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M'sian palm oil prices seen rising
Publication Date : 16-04-2014
The prolonged dry weather in the country may result in crude palm oil (CPO) prices spiking by 30% from current levels of above 2,600 ringgit (US$799.51) per tonne.
Public Invest Research analyst Chong Hoe Leong said that the price spike was a possibility as “any El Nino event usually would take four to five months to confirm.”
The dry weather pattern still has not been reflected in the price of CPO, which is seen struggling at current levels.
“I believe there will be a further upside to CPO prices should this El Nino-like condition prolong,” Chong told StarBiz in a telephone interview yesterday.
“I think the Australian Bureau of Meteorology (ABM) will need more time to confirm if this is the case (the El Nino weather phenomenon),” added Chong, who has an “overweight” call on the plantation sector.
ABM said in a recent report that it believed there was more than 70% chance that the El Nino weather pattern would develop during the June to August period.
The Oscillation Index has shown a minus 13.3 value for March, which indicates warmer temperature. Sustained negative values of minus 8 for at least four to five months will indicate an El Nino event.
“Should El Nino develop, we expect the production of local fresh fruit bunches will decline significantly over the next two years,” Chong said in his latest sector report.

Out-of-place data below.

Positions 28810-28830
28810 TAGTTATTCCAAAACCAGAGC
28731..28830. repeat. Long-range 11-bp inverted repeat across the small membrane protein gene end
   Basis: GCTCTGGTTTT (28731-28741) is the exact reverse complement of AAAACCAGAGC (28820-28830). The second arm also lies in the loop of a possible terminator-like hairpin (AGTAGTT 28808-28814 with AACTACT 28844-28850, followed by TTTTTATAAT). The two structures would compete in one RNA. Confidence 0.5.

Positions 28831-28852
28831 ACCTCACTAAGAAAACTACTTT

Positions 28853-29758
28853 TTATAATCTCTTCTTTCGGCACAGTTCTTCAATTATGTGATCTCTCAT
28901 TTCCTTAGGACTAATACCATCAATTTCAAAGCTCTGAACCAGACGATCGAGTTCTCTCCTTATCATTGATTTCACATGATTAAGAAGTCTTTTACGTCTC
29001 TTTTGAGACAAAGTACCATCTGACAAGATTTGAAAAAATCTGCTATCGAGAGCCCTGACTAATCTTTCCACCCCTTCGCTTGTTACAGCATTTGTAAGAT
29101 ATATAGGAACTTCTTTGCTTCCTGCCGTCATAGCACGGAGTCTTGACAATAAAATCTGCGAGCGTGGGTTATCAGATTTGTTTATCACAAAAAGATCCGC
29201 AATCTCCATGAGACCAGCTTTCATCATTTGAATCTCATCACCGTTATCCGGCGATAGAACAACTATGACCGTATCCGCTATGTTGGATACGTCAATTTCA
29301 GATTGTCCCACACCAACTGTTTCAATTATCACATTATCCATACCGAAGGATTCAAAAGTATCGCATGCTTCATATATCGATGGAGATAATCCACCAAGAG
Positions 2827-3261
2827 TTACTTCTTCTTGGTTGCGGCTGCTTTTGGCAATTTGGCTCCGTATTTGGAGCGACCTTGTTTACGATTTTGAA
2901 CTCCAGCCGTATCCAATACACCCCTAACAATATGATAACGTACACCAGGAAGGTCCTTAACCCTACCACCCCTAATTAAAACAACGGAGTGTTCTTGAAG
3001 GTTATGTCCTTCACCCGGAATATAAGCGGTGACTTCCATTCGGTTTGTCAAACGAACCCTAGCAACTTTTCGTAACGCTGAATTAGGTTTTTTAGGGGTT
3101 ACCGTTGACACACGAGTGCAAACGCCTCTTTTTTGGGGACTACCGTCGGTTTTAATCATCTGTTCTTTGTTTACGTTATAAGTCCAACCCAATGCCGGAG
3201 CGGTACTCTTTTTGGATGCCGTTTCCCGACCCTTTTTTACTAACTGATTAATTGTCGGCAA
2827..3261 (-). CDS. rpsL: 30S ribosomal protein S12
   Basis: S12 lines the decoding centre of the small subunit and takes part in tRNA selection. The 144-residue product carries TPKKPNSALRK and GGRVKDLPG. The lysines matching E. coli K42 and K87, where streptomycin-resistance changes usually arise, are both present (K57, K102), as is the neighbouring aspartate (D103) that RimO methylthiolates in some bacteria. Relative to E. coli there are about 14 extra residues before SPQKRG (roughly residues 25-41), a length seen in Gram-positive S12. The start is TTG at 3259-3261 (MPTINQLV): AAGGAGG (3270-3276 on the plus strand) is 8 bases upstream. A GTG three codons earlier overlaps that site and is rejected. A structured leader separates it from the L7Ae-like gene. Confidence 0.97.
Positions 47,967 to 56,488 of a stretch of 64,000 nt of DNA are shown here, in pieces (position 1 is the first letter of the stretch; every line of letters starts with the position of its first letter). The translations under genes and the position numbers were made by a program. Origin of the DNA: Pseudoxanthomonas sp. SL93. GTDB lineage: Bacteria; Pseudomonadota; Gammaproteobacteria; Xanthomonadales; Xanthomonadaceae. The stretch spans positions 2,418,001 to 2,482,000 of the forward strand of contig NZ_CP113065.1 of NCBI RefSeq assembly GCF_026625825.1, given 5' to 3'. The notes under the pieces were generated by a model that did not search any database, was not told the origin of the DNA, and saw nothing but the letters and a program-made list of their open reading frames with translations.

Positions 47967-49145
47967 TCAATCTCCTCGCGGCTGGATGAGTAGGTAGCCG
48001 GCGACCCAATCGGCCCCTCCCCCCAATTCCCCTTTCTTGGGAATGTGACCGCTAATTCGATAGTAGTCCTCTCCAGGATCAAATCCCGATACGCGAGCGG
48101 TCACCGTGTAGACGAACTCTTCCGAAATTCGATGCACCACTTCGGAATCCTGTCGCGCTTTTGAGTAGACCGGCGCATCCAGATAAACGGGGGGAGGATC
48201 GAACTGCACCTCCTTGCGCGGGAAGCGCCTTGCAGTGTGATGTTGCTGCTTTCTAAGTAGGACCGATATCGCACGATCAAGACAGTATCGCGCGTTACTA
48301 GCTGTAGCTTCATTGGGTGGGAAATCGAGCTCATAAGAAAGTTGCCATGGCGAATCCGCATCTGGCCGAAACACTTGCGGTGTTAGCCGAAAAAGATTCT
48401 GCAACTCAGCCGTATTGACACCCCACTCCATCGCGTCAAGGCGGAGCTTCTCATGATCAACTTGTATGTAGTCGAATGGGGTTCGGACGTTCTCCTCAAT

Chong pointed out that the last El Nino weather phenomenon occurred in the 2009-2010 period. It lasted for nearly 10 months and caused CPO prices to jump more than 30% after the initial weak signs from May to September 2009.
CIMB’s plantation analysts Ivy Ng Lee Fang and Saw Xiao Jun, who recently visited several plantation estates in Sarawak, noted that there was some reduced rainfall from February to March in the state but the deficit was “not as severe” compared with the situation in Peninsular Malaysia.
Meanwhile, wire reports quoted cargo surveyor Intertek Testing Services as saying that exports of Malaysia’s palm oil products for the first half of April rose 8.6% to 521,847 tonnes from 480,730 tonnes for March 1–15.
As at 5pm, the three-month benchmark CPO futures contract for June was traded at 2,661 ringgit per tonne, up 26 ringgit.
*US$1 = 3.25 ringgit